Turning beer waste into nanocellulose for eco-friendly packaging

(Nanowerk News) It all starts with the mash: the mixture of malt and water, which is stirred and gently heated for several hours. The resulting liquid is known as the wort, and eventually, several processing steps later, as beer. The remaining malt – known as brewer's spent grain – has a much less glamorous path ahead of it. It usually ends up as animal feed or on the compost heap.
Researchers from Empa's Cellulose and Wood Materials laboratory, led by Gustav Nyström, are looking for ways to valorize this residue. They have developed a process to produce high-quality nanocellulose from brewery waste – a versatile biodegradable raw material that can be processed, for example, into packaging materials or fiber-reinforced polymers.
The researchers published their findings in the journal ACS Sustainable Chemistry & Engineering ("Thermally Insulating Cellulose Nanofiber Aerogels from Brewery Residues").

Grain instead of wood

The paper's first author, Nadia Ahmadi Heidari, is a doctoral student at Isfahan Technical University who came to Empa for a year through a Swiss Government Excellence Scholarship. She was particularly interested in making biodegradable packaging materials from waste products – one of the focal points of Empa's Cellulose and Wood Materials laboratory.
"We are very interested in exploring new sources of valuable raw materials such as cellulose fibers and lignin," says Gustav Nyström.
The typical airy structure of aerogel
The typical airy structure of aerogel (electron microscopy, colored). (Image: Empa)
At present, micro- and nanofibrillated cellulose products, are usually extracted from wood pulp. But wood is better utilized elsewhere. "Wood is very good at binding CO2 from the atmosphere, but it grows slowly," explains Nyström. "Therefore, it is much better suited for long-lasting applications like construction or furniture."
Annual plants, which grow much faster, can be an excellent source of raw materials, but they have hardly been used for this purpose thus far.
"With our process, we can obtain high-quality materials from a waste product that is very cheap and available in large quantities, and which is largely discarded today," adds Empa researcher Gilberto Siqueira, co-author of the paper. "This also benefits small companies, which can get more out of the resources they already use."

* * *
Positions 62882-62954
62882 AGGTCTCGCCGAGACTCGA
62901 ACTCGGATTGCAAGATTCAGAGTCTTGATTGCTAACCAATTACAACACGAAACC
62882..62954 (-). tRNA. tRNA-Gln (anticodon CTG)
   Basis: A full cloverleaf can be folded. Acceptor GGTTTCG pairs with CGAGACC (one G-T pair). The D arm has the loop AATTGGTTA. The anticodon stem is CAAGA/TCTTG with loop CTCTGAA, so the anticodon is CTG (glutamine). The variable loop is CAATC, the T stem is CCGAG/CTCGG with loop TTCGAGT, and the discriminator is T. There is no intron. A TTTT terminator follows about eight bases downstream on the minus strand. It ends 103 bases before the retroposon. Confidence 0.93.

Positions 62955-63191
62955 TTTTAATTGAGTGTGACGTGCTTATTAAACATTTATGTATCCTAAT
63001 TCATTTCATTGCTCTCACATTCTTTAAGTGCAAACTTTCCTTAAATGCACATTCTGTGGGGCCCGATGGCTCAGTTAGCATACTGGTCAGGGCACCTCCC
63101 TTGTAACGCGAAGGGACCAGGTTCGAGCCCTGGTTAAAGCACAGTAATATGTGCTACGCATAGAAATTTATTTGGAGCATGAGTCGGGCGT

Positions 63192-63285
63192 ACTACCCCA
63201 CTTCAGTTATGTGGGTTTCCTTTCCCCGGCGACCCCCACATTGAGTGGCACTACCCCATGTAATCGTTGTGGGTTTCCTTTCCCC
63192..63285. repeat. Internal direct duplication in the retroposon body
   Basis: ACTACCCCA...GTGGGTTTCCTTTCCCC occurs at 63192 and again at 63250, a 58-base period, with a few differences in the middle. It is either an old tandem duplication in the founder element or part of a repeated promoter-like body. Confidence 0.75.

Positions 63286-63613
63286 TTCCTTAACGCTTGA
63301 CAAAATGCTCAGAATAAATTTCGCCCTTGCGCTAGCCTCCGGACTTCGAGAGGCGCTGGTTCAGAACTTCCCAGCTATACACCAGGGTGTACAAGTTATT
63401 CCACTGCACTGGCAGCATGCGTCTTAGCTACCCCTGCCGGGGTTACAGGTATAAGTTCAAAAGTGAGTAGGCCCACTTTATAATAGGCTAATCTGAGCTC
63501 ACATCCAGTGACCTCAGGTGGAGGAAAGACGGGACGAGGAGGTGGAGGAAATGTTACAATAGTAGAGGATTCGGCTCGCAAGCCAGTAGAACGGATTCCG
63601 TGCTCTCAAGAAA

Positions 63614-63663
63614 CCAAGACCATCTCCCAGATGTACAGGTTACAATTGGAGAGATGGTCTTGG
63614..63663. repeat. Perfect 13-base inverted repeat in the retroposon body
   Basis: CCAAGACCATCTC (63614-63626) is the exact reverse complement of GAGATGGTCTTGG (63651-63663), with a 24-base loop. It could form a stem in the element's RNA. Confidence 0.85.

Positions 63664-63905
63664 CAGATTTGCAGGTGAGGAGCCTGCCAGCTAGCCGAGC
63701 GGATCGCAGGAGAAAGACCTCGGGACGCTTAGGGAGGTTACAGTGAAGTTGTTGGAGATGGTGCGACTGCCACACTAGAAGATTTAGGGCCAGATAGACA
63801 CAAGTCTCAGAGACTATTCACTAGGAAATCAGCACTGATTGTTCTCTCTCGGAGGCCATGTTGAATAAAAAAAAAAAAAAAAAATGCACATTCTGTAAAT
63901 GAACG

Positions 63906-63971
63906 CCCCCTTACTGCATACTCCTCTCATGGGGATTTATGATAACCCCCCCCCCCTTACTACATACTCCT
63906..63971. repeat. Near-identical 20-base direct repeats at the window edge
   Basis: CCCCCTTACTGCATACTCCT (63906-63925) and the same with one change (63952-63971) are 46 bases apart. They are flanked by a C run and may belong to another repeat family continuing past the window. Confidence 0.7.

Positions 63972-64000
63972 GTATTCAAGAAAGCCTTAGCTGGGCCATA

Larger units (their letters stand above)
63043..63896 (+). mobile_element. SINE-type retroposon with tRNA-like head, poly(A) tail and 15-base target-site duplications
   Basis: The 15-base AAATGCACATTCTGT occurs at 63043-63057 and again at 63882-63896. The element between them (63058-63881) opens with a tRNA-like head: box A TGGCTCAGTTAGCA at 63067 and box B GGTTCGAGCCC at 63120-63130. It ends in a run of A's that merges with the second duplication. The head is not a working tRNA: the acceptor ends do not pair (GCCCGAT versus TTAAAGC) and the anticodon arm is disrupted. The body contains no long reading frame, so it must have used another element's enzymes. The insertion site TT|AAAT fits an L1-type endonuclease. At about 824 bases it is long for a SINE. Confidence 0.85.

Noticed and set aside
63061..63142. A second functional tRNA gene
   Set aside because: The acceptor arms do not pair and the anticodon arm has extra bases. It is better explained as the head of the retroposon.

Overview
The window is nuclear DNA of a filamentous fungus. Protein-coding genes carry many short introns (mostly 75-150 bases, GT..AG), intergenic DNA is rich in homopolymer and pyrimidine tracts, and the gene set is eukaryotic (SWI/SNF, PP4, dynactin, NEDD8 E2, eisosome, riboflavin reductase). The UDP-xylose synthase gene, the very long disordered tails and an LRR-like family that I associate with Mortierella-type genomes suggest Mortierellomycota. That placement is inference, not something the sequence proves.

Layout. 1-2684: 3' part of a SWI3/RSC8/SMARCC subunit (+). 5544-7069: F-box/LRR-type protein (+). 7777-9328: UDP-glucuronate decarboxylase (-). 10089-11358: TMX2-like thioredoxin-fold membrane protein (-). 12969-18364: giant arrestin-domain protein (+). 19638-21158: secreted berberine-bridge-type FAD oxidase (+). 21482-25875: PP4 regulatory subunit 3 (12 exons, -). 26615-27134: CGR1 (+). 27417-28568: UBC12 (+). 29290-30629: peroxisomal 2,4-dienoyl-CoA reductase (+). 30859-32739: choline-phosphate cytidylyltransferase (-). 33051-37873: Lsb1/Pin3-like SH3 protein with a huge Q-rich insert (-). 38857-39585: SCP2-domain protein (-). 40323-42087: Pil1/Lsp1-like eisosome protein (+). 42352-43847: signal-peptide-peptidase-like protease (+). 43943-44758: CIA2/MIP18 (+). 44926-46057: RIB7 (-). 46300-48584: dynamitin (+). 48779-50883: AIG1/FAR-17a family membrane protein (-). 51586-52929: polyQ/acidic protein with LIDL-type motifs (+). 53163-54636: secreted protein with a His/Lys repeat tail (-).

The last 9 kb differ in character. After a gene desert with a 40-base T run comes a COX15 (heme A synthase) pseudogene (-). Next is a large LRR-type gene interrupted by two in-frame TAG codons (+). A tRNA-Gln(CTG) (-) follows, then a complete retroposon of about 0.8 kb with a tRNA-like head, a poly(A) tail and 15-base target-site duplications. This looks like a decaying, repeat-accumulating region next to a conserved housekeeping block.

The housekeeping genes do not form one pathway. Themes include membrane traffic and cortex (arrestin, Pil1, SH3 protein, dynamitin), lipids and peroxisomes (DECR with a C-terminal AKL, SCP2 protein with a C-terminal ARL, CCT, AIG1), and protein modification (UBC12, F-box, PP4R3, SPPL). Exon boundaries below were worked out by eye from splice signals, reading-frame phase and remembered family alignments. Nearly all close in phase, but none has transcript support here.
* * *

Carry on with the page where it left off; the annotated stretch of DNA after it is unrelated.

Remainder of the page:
The spent grain that the researchers used for their experiment came from such a small company, the Pentabier brewery in Dübendorf. They extracted the nanocellulose fibers from the grain and processed them into an aerogel by freeze-drying. This "airy" material contains a large number of pores, which gives it excellent thermal insulation properties.
Aerogels can be made from a variety of substances – a particularly well-known example are silica aerogels, which are used in construction. Nanocellulose-based aerogels have the added advantage of being extracted from renewable resources and being biodegradable. The final goal is to use them for packaging, especially for temperature-sensitive foods such as meat.
The typical airy structure of aerogel
From grain residues to aerogel: the process. (Image: Empa)

A simple process

To explore the potential of nanocellulose from brewer's spent grain in greater detail, the researchers varied the individual pretreatment and processing steps in order to test their effects on the final product. For example, the quality of the nanocellulose fibers was improved by bleaching and oxidation of the starting material. Different freezing processes can be used to control the size and orientation of the pores in the aerogel, which in turn influences its insulating and mechanical properties.
"We aimed to keep the whole process as simple as possible," says Siqueira. After all, having a convincing product is not enough to gain traction in the real world – it should also be as simple and inexpensive to manufacture as possible. That's another reason the researchers are interested in extracting raw materials from waste products.
"Compared to the agricultural residues, wood is a more expensive source of cellulose and it already has so many applications," Siqueira explains.
In further research projects, the scientists are therefore investigating even more residues from the food industry and from forestry. And although Nadia Ahmadi Heidari has already returned to Isfahan, the Empa team is planning another publication together with the young researcher, in which they will describe aerogels from brewer's spent grain in more detail.
Source: Empa (Note: Content may be edited for style and length)
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